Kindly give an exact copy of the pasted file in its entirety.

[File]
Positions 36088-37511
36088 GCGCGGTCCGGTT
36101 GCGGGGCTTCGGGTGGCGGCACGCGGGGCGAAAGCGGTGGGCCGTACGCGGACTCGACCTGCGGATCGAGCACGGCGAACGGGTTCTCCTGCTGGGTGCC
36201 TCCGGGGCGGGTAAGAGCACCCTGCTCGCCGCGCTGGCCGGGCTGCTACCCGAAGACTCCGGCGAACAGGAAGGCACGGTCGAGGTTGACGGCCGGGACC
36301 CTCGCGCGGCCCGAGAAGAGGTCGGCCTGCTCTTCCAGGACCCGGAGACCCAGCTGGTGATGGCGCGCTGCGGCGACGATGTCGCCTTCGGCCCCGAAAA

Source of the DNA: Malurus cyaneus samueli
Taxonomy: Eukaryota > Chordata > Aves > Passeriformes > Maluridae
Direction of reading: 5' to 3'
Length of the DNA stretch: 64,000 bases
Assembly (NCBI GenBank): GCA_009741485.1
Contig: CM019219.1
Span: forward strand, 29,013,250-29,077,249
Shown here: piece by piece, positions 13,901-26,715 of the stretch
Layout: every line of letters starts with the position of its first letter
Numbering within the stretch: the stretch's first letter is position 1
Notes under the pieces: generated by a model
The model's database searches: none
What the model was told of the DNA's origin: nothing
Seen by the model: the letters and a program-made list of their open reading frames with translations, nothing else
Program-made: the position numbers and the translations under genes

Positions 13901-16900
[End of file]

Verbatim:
Positions 36088-37511
36088 GCGCGGTCCGGTT
36101 GCGGGGCTTCGGGTGGCGGCACGCGGGGCGAAAGCGGTGGGCCGTACGCGGACTCGACCTGCGGATCGAGCACGGCGAACGGGTTCTCCTGCTGGGTGCC
36201 TCCGGGGCGGGTAAGAGCACCCTGCTCGCCGCGCTGGCCGGGCTGCTACCCGAAGACTCCGGCGAACAGGAAGGCACGGTCGAGGTTGACGGCCGGGACC
36301 CTCGCGCGGCCCGAGAAGAGGTCGGCCTGCTCTTCCAGGACCCGGAGACCCAGCTGGTGATGGCGCGCTGCGGCGACGATGTCGCCTTCGGCCCCGAAAA

Source of the DNA: Malurus cyaneus samueli
Taxonomy: Eukaryota > Chordata > Aves > Passeriformes > Maluridae
Direction of reading: 5' to 3'
Length of the DNA stretch: 64,000 bases
Assembly (NCBI GenBank): GCA_009741485.1
Contig: CM019219.1
Span: forward strand, 29,013,250-29,077,249
Shown here: piece by piece, positions 13,901-26,715 of the stretch
Layout: every line of letters starts with the position of its first letter
Numbering within the stretch: the stretch's first letter is position 1
Notes under the pieces: generated by a model
The model's database searches: none
What the model was told of the DNA's origin: nothing
Seen by the model: the letters and a program-made list of their open reading frames with translations, nothing else
Program-made: the position numbers and the translations under genes

Positions 13901-16900